The dynamic brain networks, MRI, and neuroimaging biomarkers

Processes in the cerebral cortex have the nonlinear and dynamic features. Accurate temporal coordination is necessary for the establishment of functional networks and assemblies. The brain is a complex and self-organized system with serial operations involved in highly interconnected networks. The cortical networks have a high-dimensional state space with non-stationary time series that are challenging to analyze (Singer, 2013).

Connectome refers to the connectivity among brain regions. The combination of such connectivity may lead to a complete picture of the entire brain networks. Magnetic resonance imaging (MRI), including structural MRI and diffusion MRI may provide the neuroimaging technique for the analysis of the connectome (Clayden, 2013). Such analyses may be useful for both clinical and non-clinical studies in neuroscience.

For example, mild cognitive impairment (MCI) has been considered a precursor for Alzheimer’s disease and a predictor for other neurodegenerative diseases. However, it is still difficult to have accurate and efficient diagnosis for MCI. Neuroimaging biomarkers have not been very well validated, compared to conventional biomarkers such as amyloid plaques, tau protein expression, and brain tissue atrophy. To solve the problem, a connectomes-scale analysis of structural and functional connectivity in MCI based on multimodal diffusion tensor imaging (DTI)/ functional magnetic resonance imaging (fMRI) datasets has been found useful (Zhu et al., 2013).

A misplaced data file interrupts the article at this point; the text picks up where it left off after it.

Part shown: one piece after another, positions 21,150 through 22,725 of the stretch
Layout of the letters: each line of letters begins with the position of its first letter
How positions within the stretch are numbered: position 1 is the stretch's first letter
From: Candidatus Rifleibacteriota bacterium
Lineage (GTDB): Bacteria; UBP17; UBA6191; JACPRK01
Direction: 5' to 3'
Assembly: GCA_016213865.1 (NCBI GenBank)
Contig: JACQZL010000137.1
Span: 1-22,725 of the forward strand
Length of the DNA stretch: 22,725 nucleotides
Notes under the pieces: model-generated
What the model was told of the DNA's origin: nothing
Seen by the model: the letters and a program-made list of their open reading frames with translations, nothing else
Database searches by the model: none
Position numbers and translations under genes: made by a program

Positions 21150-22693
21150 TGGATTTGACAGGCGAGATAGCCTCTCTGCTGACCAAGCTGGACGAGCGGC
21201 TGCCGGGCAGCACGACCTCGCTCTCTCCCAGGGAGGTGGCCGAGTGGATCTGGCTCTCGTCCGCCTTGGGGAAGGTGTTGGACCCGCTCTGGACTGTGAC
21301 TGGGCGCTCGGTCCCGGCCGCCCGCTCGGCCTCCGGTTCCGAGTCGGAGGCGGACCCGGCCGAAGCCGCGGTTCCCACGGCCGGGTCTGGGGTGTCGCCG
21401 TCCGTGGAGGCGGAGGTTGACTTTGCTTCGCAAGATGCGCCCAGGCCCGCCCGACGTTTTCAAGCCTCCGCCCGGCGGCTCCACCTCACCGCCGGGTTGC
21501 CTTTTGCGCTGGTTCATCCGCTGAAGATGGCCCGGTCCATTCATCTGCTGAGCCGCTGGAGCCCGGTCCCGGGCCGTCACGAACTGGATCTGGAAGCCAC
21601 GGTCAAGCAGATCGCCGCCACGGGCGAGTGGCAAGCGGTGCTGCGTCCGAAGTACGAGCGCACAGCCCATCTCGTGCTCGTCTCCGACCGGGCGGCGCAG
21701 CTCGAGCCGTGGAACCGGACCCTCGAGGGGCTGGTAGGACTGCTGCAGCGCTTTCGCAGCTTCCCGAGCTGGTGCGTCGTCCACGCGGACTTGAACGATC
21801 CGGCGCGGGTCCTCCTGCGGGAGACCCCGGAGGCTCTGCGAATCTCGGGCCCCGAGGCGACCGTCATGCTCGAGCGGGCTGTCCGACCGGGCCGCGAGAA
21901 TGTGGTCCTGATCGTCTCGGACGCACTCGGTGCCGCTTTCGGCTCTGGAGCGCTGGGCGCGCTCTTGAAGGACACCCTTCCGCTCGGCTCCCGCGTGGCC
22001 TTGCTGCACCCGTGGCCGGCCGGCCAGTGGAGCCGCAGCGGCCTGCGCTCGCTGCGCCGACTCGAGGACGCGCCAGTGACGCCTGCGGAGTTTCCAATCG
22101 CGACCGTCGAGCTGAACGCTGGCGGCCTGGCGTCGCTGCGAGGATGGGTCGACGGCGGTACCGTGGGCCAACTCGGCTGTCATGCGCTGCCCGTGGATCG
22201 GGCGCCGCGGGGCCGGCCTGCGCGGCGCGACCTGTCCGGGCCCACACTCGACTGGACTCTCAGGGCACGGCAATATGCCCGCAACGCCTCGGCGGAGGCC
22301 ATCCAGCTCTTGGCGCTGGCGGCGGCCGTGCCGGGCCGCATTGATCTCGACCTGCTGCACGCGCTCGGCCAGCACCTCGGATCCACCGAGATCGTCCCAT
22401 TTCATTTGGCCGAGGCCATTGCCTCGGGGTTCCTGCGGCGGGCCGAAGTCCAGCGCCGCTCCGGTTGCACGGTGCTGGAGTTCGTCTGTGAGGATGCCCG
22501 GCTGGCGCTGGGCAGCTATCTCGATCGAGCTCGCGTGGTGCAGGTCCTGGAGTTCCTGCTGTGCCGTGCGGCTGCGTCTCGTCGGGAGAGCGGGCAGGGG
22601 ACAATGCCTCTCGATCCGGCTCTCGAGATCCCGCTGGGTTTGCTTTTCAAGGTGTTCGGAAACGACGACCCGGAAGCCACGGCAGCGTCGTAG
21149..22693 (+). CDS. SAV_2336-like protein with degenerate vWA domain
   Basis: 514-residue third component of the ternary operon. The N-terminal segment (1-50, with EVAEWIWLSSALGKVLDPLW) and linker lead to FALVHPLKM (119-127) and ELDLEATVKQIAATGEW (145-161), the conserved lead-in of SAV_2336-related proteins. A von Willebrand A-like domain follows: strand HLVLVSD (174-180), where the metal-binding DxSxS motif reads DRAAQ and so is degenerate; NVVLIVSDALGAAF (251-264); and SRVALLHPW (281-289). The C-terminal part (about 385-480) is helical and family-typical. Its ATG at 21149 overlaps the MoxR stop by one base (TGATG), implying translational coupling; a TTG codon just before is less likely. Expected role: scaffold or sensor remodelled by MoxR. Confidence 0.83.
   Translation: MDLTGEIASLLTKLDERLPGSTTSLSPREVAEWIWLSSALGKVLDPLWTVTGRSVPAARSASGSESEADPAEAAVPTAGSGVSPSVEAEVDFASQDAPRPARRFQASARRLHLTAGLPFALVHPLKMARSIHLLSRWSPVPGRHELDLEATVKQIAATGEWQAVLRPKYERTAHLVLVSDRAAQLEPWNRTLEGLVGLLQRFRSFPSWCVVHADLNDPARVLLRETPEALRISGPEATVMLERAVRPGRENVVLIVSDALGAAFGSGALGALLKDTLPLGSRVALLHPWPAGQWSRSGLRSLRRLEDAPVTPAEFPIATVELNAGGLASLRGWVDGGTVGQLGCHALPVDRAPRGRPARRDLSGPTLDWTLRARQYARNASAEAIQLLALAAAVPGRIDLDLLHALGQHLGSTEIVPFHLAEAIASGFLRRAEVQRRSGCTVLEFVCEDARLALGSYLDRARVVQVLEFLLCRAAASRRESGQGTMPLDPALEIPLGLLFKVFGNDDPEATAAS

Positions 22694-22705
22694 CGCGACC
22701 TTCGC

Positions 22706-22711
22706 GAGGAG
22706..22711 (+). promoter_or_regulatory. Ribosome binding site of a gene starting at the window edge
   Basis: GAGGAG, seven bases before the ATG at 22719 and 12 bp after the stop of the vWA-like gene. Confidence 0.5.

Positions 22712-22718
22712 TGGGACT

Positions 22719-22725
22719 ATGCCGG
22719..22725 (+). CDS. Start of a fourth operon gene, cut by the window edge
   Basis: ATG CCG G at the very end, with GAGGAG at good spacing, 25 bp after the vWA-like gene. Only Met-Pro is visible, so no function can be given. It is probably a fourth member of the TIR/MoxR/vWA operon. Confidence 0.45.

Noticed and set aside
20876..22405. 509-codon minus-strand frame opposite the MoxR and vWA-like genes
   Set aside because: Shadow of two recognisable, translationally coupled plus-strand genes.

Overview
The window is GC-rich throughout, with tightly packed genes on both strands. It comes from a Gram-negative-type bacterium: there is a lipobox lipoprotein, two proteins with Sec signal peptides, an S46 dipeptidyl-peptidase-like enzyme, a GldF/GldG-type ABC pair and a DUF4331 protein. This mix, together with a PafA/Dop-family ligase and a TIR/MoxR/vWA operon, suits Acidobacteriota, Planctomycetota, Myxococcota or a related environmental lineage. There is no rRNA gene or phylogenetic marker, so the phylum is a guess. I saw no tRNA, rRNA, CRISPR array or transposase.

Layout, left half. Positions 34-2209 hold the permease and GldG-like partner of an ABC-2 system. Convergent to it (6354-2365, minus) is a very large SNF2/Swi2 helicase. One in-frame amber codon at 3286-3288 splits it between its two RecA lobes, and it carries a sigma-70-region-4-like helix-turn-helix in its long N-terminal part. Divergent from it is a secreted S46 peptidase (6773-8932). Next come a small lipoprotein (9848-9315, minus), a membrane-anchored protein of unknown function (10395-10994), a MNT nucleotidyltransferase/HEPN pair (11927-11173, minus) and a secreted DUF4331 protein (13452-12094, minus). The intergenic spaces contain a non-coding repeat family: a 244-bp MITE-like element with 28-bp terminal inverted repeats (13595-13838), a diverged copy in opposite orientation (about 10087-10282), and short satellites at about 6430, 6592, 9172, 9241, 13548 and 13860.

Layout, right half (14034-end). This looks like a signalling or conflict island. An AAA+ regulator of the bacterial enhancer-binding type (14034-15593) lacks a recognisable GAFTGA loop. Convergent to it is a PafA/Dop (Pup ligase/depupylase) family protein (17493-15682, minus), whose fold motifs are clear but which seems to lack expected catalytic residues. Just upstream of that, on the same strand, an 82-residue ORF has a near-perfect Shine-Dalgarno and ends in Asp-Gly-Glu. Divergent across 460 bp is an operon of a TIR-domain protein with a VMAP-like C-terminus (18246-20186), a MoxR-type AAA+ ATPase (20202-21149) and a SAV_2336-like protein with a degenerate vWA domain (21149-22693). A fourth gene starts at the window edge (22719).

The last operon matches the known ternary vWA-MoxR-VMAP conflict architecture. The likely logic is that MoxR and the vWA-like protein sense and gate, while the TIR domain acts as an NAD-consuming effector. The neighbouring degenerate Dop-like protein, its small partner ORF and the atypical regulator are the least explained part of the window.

The analyses included DTI-derived structural profiles, the whole-brain functional connectivity, and a set of functional connectomes called “connectome signatures.” Most of the “connectome signatures” were obtained from the functional interactive networks such as the cognition-perception and cognition-action domains (Zhu et al., 2013). Specifically, the “connectome signatures” showed high MCI-vs-controls categorization accuracy. Such study indicated that functional “connectome signatures” may serve as neuroimaging biomarkers of MCI.


Clayden JD. Imaging connectivity: MRI and the structural networks of the brain. Funct Neurol. 2013 Jul/sep;28(3):197-203. doi: 10.11138/FNeur/2013.28.3.197.

Singer W. Cortical dynamics revisited. Trends Cogn Sci. 2013 Oct 16. doi:pii: S1364-6613(13)00210-6. 10.1016/j.tics.2013.09.006.

Zhu D, Li K, Terry DP, Puente AN, Wang L, Shen D, Miller LS, Liu T. Connectome-scale assessments of structural and functional connectivity in MCI. Hum Brain Mapp. 2013 Sep 30. doi: 10.1002/hbm.22373.

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